Despite some evidence that habitual exposure to a higher-protein diet may diminish its effect on satiety, others have suggested that the greater satiating effects of a higher-protein diet are relatively long lasting. In a 16-week study, subjects consuming a high-protein (34%)/lower-fat (29%) diet reported greater postmeal satiety than subjects consuming a standard protein (18%)/higher-fat (45%) diet. In some cases, the generally higher satiating effects of protein are not evident. Acutely, carbohydrate is very satiating, yet protein usually has a greater prolonged satiating effect. However, under normal conditions, fiber intake, the timing of the assessment, the food form (ie, solid versus liquid), or coingestion of other macronutrients may ultimately influence reported satiety. There is some suggestion that different protein sources differentially affect satiety. Specifically, it has been shown that ingestion of animal (pork) protein resulted in a 2% higher energy expenditure than ingestion of a plant-based protein (soy). Further, there is evidence that more rapid gastric emptying and a postprandial increase in plasma amino acid concentrations after ingestion of specific proteins (eg, whey versus casein) may increase satiety because of a greater stimulatory effect on gastrointestinal hormones such as cholecystokinin and glucagon-like peptide-1. For example, casein-derived peptides (casomorphins) reduce gastrointestinal motility, resulting in lower postprandial plasma amino acid concentrations, which in turn blunt the satiating effect of higher plasma amino acid concentrations. In comparison, caseinomacropeptide, a glycosylated peptide comprising 15–20% of whey products, stimulates cholecystokinin production and has been shown to increase satiety in some, but not all, studies. However, despite the suggestion of acute or transient benefits attributable to specific proteins, any such effect may be masked by the concomitant ingestion of a mixture of proteins and other macronutrients in a normal mixed diet.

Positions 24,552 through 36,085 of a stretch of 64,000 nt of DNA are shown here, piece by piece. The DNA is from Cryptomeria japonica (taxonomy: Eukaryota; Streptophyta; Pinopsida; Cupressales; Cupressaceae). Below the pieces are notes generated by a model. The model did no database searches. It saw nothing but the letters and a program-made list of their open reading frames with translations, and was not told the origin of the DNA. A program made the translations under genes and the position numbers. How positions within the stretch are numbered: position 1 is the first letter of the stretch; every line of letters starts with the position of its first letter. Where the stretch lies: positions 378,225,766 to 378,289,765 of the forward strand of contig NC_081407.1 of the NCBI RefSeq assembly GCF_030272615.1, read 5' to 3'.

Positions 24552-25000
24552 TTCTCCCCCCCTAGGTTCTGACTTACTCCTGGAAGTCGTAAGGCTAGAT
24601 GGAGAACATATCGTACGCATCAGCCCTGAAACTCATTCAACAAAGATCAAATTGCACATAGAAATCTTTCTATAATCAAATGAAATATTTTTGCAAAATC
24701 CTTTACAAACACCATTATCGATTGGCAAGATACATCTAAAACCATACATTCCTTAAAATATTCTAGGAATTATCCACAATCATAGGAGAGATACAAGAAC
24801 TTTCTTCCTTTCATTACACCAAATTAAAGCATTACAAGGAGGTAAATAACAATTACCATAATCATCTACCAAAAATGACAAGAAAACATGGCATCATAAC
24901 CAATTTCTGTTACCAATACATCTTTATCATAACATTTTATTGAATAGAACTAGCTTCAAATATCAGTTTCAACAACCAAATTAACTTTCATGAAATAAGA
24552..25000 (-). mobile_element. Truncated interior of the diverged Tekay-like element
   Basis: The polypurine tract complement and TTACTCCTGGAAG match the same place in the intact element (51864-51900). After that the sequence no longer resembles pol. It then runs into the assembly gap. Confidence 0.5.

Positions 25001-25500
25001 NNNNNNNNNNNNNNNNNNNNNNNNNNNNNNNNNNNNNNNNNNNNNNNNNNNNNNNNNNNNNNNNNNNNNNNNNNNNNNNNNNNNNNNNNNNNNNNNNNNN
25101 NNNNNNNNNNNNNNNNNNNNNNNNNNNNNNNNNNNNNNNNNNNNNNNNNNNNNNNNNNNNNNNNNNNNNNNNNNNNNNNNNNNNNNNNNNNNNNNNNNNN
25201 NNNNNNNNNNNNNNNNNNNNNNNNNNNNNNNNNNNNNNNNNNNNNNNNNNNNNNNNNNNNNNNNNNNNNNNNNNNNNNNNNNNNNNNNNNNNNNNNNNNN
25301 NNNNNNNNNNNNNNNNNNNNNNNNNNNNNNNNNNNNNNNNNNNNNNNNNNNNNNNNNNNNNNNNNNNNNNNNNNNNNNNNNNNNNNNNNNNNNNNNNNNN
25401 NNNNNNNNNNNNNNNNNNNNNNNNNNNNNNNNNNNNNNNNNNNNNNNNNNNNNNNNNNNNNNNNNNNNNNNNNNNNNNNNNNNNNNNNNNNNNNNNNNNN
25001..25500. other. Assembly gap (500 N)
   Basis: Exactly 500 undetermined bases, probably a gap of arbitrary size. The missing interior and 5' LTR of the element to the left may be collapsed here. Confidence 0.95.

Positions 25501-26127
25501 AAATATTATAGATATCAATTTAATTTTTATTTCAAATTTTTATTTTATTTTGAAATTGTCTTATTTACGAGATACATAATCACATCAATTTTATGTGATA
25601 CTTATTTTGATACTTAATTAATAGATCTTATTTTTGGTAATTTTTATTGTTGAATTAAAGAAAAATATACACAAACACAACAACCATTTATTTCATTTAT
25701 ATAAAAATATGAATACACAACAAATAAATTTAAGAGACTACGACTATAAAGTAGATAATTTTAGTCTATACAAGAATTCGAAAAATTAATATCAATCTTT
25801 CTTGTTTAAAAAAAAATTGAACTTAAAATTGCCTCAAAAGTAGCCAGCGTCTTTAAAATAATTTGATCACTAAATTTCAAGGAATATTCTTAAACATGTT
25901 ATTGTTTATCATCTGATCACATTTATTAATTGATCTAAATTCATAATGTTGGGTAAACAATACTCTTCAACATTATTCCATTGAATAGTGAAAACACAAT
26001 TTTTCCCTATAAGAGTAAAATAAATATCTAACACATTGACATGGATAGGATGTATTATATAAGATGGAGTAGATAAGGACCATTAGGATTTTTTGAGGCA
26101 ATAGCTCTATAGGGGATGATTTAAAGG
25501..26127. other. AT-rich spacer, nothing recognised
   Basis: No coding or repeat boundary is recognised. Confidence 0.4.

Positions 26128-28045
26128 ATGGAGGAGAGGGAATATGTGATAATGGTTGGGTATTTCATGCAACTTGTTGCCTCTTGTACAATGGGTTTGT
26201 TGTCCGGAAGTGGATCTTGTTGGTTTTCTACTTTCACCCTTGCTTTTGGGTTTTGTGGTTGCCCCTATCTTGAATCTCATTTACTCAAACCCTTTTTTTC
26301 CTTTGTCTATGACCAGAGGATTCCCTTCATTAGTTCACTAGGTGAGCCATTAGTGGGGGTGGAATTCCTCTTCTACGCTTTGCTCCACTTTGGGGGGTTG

Ghrelin has been shown to stimulate appetite and promote food intake and may facilitate weight gain. Plasma ghrelin concentrations follow a cyclical pattern, increasing before meals and decreasing shortly thereafter. The postprandial reduction is influenced by the relative proportion of macronutrients in a meal, with a greater decrease after protein and carbohydrate ingestion than after fat ingestion. However, increased satiety and reduced appetite associated with an increased dietary protein intake may not be mediated by ghrelin homeostasis (3.)

References

  1. Postprandial thermogenesis is increased 100% on a high-protein, low-fat diet versus a high-carbohydrate, low-fat diet in healthy, young women. Carol S. Johnston, Carol S. Day, Pamela D. Swan. J Am Coll Nutr. 2002 (https://www.ncbi.nlm.nih.gov/pubmed/11838888)